If you are on here reading, posting, participating, then chances are you know all about how building around the automobile is only going to bring this city down. You know that building a mixed-use building near the urban core is going to enable an occupant to walk to the store, to a restaurant, and even walk to work. Imagine that, this low-carbon emitting individual is doing his/her part. It is possible to live and tread softly, we have got to start speaking up for what we know is right. If you need motivation, drive—yes drive because this green city doesn’t have a train system yet—out to Kyle, or Round Rock. You will be hard pressed to find forests that haven’t been adulterated in some form or another. You’ll see endless parking lots, miles of horizontal strip malls, thousands of roof tops, and of course the ubiquitous automobile. If the ANC is trying to help speed up suburbanization, I must say that they are doing a great job. If they are trying to keep Austin the special place that it is, they are on the wrong path. Who knows, maybe they’re just looking for that magical mushroom. I know I am.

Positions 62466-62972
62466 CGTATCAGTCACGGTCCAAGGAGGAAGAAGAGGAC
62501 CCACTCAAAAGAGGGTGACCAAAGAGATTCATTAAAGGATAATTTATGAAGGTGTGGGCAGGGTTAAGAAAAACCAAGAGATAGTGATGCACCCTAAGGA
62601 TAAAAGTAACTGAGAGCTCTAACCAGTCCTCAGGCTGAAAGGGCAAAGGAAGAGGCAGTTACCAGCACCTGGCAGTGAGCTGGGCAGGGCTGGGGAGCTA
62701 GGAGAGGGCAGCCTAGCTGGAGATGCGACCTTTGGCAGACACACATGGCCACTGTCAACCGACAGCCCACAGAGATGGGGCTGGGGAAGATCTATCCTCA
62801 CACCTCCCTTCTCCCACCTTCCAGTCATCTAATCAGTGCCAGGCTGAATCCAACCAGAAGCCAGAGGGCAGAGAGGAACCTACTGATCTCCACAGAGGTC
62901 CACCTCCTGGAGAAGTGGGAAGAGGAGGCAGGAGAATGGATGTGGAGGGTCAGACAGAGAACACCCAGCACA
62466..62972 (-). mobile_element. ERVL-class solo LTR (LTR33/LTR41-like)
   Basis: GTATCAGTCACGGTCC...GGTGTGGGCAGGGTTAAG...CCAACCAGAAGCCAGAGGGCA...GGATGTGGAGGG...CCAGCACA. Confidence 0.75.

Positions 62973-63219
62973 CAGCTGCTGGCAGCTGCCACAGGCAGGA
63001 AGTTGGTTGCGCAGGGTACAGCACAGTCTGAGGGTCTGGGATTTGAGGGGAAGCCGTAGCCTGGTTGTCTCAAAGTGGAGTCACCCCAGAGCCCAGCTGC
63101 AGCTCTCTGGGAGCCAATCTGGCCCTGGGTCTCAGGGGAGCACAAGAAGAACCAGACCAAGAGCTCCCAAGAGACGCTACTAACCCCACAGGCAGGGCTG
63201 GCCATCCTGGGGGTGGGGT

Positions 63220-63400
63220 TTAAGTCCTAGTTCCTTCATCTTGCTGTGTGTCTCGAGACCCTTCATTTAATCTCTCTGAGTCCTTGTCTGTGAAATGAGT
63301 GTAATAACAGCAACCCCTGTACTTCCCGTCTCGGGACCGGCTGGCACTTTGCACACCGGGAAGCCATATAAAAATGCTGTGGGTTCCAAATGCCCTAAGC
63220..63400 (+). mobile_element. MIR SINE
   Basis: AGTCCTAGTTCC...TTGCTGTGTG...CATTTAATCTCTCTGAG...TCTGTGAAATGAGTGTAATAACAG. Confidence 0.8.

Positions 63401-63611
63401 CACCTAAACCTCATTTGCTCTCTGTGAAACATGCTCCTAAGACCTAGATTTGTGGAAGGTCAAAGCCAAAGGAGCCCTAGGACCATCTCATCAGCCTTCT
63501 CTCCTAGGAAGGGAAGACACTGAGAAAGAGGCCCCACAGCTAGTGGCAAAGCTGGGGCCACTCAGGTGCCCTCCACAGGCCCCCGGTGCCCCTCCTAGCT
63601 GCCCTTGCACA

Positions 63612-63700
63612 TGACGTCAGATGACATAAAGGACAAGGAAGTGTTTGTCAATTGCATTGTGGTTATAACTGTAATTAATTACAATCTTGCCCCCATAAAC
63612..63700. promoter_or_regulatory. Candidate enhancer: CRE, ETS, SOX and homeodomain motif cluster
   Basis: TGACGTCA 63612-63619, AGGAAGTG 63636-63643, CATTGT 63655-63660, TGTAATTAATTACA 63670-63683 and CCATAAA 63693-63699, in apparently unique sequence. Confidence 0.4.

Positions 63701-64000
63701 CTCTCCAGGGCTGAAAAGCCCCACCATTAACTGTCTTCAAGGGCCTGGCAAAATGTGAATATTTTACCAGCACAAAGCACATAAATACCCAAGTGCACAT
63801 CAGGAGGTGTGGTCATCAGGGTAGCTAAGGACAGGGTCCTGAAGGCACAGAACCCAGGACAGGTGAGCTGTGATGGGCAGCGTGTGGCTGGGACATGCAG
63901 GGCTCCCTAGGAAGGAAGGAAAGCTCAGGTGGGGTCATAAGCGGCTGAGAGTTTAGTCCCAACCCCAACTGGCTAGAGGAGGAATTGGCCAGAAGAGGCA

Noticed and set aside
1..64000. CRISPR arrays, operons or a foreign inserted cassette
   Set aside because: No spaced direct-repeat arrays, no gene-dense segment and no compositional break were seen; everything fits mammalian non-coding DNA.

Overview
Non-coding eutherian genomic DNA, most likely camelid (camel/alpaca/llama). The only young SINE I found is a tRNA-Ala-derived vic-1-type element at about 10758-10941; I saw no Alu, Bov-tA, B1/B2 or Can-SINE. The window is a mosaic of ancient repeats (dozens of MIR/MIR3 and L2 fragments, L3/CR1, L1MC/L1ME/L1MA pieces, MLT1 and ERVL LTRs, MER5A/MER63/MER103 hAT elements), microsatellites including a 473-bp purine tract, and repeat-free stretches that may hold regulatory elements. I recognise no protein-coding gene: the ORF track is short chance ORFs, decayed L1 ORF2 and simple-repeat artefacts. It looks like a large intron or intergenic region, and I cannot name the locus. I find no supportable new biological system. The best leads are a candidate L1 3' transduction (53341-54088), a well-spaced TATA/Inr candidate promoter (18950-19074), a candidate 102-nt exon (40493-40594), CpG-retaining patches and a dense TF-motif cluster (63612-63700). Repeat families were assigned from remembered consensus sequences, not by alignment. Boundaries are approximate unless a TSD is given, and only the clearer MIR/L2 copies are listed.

From: "Jeff Jack" <jjack2@austin.rr.com>

Date: May 18, 2009 4:48:29 PM CDT

To: <SouthLamarCorridorPlan@yahoogroups.com>, <scc78704@yahoogroups.com>, <ZNAExCom@yahoogroups.com>, <anctalk@yahoogroups.com>

Subject: [ANCtalk] Is your neighborhood about to become "Downtown"?



Neighbors



Just a reminder that tonight the City of Austin will be having a public meeting to discuss the downtown plan. The consultants who we are paying $1.3 million have come up with draft proposals to deal with affordable housing and density bonuses in "Downtown". But since it is very hard to get any affordable housing downtown with the cost of land ,due to the increased entitlements the city has been giving away (see all those high rise buildings?) and then the cost of construction for those very same high rise condos, so where do they turn to get affordable housing "Downtown"?